Walmart is throwing holiday parties to drive in-store traffic
Walmart on Wednesday announced its holiday plans, including a tripling of its online assortment compared to last year. This weekend, the retailer will unveil "thousands of season-long rollbacks on top gifts," with the toys department alone sporting more than 400 rollbacks on brands like LEGO and Nerf, according to a company blog post.
But the retail giant isn’t adjusting its free shipping or in-store pickup policies, according to the blog post. As of this past January, two-day shipping at Walmart has been free on online purchases over $35, and shoppers since April have enjoyed a discount on select items that they order online and pickup in stores.
Walmart is also throwing more than 20,000 holiday parties at its Supercenters and conducting 165,000 product demos for customers to test and taste top items. Also this year, Walmart is bringing on more of the specially clad "Holiday Helpers," to help customers find gifts and get through checkout.
Unlike retailers waiving shipping fees at the holidays, Walmart in recent years has stuck to its usual parameters, in this case a revised policy forged earlier this year amid the retail giant's massive e-commerce push. Shortly after the new year, the company ended its Amazon Prime-like ShippingPass membership program, which had given members free two-day shipping on most orders for a $49 annual fee. In its place the retailer opened up its free two-day shipping to all customers making purchases of $35 or more, with shipping to stores free on eligible orders.
That prompted Amazon to drop its own non-Prime free shipping policy down to $35, a year after raising it to $50. While Walmart e-commerce chief Marc Lore at the time described the move as a challenge to Prime, it serves as more of a challenge to Amazon’s non-prime customers, who are less sticky because they haven’t ponied up membership dues. That not only gives them more freedom to shop around, but also suggests they may have more interest in saving money than enjoying Amazon Prime’s advantages. Keith Anderson, Profitero VP of strategy and insights, has compared that to cable television customers who'd rather pay à la carte, rather than for a slew of channels they never watch.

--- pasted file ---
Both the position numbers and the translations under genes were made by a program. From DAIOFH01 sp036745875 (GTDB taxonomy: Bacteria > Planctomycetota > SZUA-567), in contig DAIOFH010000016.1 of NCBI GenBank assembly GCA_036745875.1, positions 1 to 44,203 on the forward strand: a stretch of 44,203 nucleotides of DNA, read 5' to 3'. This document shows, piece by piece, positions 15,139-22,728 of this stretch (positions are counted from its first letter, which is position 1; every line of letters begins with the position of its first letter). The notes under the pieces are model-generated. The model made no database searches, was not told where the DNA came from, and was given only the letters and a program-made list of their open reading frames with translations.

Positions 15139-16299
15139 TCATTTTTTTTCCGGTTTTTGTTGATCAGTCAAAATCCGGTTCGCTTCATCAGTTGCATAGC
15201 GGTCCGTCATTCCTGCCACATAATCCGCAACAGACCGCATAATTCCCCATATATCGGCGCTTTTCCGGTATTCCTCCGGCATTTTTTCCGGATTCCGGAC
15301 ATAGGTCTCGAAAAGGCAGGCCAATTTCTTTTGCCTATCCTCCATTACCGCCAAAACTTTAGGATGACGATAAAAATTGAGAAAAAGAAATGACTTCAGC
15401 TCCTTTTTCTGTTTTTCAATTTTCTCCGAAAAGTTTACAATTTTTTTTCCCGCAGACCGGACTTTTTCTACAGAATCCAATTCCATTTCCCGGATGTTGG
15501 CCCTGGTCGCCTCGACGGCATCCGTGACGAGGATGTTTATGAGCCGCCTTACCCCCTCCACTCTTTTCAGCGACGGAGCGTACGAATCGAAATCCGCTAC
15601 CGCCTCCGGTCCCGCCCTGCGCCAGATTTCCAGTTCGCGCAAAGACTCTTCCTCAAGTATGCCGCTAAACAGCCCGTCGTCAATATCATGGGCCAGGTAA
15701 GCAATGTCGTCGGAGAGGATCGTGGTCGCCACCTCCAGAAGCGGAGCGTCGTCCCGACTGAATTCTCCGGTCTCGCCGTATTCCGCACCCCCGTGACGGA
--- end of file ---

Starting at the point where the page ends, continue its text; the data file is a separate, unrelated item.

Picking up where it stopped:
On Wednesday, Walmart sought to position that, and its in-store pickup discount, as holiday perks, which will be "playing a big role during the holiday season," Scott Hilton, CFO of Walmart U.S. e-commerce and a former Jet executive, said in the company's blog.
Nearly all holiday shoppers (94%) are looking for free shipping options this season, according to the annual survey conducted by Prosper Insights & Analytics for the National Retail Federation. Nearly half will take advantage of conveniences like buy online, pickup in store (49%), while 19% will take advantage of expedited shipping and 12% will use same-day delivery, the NRF also found.
Similarly, CPC Strategy earlier this year found that holiday shoppers expect free and fast delivery. Nearly half (46.1%) of shoppers told CPC Strategy that overall price, including shipping, is the most important reason to buy their holiday gifts from a particular retailer. To Gen Z and younger millennial consumers, free shipping is not merely an expectation, it’s also an assumption, CPC Strategy noted. "We’re seeing the impact of Amazon in nearly every answer, but particularly in expectations for low prices and fast, free shipping," according to that report. "The bottom line? If retailers aren't selling on Amazon, they'll need to offer a shopping experience that proves they know their customers better than the retail giant."
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